The Stamford prosecutor in the cab assault/hate crime case appears to have withheld evidence from the defense as he sought a plea deal with the defendant, opening new questions about how justice was served and what actions the defendant could take after the case was dismissed last year.
Stamford prosecutor Steven Weiss appears to have withheld evidence from the defense for nearly four months, during which time he attempted to make plea arrangements with William Bryan Jennings, the defendant, who in the meantime was fired from his job with Morgan Stanley because of the negative publicity generated by his arrest.
Norm Pattis, a prominent civil rights attorney based in New Haven, said if Weiss withheld evidence, it’s a serious affront to justice.
“To seek a plea bargain while withholding evidence is unconscionable,” Pattis said.
On Dec. 21, 2011, just two days after Jennings’ 45th birthday, he hailed a cab in Manhattan and was picked up by Mohamed Ammar of Queens, who then drove Jennings to his Knollwood Lane home. Upon arrival, the two men began arguing over the fare. Ammar, who claimed he was unable to get cell phone reception, started to drive away with Jennings still inside, as he searched for police to settle the dispute. Jennings, fearing he was being abducted, according to his testimony, drew a knife. Ammar reported that Jennings cut his hand, but Jennings said Ammar grabbed the knife from him. Ammar stopped, and Jennings ran home.
Ammar eventually contacted police, and he gave them a statement but he couldn’t recall where Jennings lived, so police had little to go on. He later got six stitches to treat the cut on his right hand.
Police thoroughly searched the car for the knife, but could not find it, and admitted to having never searched Ammar for it, as he was “the alleged victim of the assault,” said Darien Police Capt. Fred Komm at the time the case was dismissed. Four months after the incident, Ammar came forward, telling police he found the knife in the closed position while cleaning his cab. However, according to Jennings, information about Ammar turning over the knife was not shared with Jennings or his lawyer for more than four months.
Jennings broke his longtime media silence when he recently told The Darien Times that his attorney, Gene Riccio, was not informed by Weiss of the knife’s existence until the last week of September, only a few weeks before his trial. Riccio declined to comment.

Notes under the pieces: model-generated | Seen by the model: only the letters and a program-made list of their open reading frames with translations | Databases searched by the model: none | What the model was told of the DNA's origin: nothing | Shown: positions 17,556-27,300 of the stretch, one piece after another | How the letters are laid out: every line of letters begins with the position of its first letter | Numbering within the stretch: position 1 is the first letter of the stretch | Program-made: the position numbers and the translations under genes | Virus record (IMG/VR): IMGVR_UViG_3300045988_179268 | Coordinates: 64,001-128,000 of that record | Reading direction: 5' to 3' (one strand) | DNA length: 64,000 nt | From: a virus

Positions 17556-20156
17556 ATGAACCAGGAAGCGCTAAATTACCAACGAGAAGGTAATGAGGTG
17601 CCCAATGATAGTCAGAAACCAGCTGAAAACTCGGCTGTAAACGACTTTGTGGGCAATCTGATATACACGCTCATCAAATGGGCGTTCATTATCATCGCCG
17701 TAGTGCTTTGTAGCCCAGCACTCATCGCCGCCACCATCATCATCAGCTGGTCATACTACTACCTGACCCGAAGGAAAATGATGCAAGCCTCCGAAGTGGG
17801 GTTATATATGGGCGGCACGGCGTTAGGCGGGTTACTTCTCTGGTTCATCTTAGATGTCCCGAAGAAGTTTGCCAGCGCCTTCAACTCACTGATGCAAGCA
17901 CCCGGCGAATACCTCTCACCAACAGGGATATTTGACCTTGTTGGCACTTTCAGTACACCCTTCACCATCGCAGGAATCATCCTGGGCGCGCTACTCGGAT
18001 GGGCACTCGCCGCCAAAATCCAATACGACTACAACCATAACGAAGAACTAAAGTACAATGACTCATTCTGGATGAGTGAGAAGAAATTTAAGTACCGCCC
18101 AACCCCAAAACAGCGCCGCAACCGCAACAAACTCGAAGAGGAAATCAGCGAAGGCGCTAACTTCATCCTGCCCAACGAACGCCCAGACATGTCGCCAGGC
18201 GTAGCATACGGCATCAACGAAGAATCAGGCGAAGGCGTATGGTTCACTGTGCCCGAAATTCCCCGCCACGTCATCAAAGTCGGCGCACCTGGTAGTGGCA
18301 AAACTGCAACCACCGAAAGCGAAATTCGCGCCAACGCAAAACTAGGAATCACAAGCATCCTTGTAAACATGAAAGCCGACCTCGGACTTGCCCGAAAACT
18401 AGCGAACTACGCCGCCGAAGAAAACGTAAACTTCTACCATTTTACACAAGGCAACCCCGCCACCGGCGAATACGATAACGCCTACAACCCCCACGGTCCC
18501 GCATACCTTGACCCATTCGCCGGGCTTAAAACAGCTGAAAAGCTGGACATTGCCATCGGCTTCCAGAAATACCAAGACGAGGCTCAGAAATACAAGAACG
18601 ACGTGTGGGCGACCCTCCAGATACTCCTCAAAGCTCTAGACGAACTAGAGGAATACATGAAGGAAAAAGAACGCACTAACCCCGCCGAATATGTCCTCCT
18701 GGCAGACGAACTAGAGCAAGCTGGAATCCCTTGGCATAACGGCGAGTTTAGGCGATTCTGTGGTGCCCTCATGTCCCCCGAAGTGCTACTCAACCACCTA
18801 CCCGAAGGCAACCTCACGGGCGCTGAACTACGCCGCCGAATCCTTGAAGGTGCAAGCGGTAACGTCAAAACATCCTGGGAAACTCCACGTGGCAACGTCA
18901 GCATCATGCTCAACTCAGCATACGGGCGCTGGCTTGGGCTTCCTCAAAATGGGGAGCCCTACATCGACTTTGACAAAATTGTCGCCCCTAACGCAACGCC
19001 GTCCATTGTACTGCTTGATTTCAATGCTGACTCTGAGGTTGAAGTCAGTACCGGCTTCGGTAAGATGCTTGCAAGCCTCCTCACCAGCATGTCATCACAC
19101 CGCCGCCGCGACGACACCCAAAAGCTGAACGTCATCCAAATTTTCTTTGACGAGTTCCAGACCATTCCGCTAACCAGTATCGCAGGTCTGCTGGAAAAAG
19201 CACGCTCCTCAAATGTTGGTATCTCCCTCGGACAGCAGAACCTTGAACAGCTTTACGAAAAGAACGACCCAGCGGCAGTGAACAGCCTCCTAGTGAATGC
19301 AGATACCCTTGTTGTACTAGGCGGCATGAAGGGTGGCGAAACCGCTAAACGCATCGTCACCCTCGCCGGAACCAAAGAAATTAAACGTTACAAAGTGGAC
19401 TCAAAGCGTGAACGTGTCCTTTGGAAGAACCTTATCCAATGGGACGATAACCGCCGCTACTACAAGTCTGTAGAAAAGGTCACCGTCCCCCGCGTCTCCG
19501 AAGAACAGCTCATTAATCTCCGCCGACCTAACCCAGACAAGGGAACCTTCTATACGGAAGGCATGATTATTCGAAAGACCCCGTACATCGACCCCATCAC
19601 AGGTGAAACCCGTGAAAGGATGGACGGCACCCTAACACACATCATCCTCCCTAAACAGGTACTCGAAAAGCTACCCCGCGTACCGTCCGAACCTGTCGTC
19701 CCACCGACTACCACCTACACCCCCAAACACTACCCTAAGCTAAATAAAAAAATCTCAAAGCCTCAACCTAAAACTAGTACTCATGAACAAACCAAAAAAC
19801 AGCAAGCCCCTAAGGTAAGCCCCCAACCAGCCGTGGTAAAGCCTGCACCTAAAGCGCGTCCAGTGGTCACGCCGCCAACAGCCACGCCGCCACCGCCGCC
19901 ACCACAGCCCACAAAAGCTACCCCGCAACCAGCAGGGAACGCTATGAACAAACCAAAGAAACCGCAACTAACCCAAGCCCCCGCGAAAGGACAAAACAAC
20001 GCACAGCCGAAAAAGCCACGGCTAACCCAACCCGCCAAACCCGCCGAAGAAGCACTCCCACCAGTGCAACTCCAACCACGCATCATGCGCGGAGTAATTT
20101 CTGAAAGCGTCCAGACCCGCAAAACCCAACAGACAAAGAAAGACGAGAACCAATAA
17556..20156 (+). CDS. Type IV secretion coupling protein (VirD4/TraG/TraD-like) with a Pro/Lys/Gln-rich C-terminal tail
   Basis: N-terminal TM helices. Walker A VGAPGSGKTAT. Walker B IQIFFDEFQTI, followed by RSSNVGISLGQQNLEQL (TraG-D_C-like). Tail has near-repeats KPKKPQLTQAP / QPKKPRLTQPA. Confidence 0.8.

The Darien Times obtained information from a source close to the case that pointed to the accuracy of Jennings’ claim. A police report, which appeared to have never been filed with other court documents, indicates that police were informed that Ammar had the knife, and on May 14 went to Queens to get it. The report wasn’t filed until 11 days later, and never appeared in Jennings’ case file.
Multiple reviews of Jennings’ case file — after the report was completed by police — confirmed that the knife’s existence was never in the file. It is likely to now be destroyed, as courts only keep records for 20 days after a case is dismissed.
Police have neither confirmed nor denied the existence of this report. The report was signed by Det. Chester Perkowsi, and includes work performed by Det. Mark Cappelli and Lt. Ron Bussell. The knife tested positive for blood, according to the report.
Weiss did not respond to at least five requests for comment. David Cohen, the state’s attorney for the Stamford district and Weiss’s supervisor, would not comment directly about Jennings’ case because in the eyes of the state, his case never happened.
However, if exculpatory evidence was withheld to make a plea arrangement in any criminal case, that is something Cohen said he “would need to take a look at.”
“If there’s a prosecutor who is so intent on getting a conviction that he’s going to suppress evidence like that, or, you know, in order to win at all cost, then yeah,” that could warrant consequences against that prosecutor, Cohen said, adding that he doesn’t know of any prosecutors in his office who would act that way.
Cohen said it would likely not be a situation where the prosecutor would be fired, but more likely would be “educated,” unless it was a recurring problem.
While Jennings waited for his trial, he told The Darien Times that Weiss was offering him plea deals, which he did not accept. Jennings was fired from his job about two weeks before the trial, and Morgan Stanley is reportedly withholding $5 million in deferred compensation from Jennings as a result of the bad press.
Riccio, Jennings’ attorney, filed two motions to dismiss the case, one of which was submitted after the knife report was completed by police. Riccio had also filed a Franks motion, citing sloppy police work. Many of Ammar’s statements were discredited in Riccio’s research, such as Ammar’s claim that the $204 fare was mandated by the Taxi and Limousine Commission, which the police accepted as true without validating. The Darien Times confirmed Riccio’s findings, which stated that the commission does not mandate fares from Manhattan to Darien.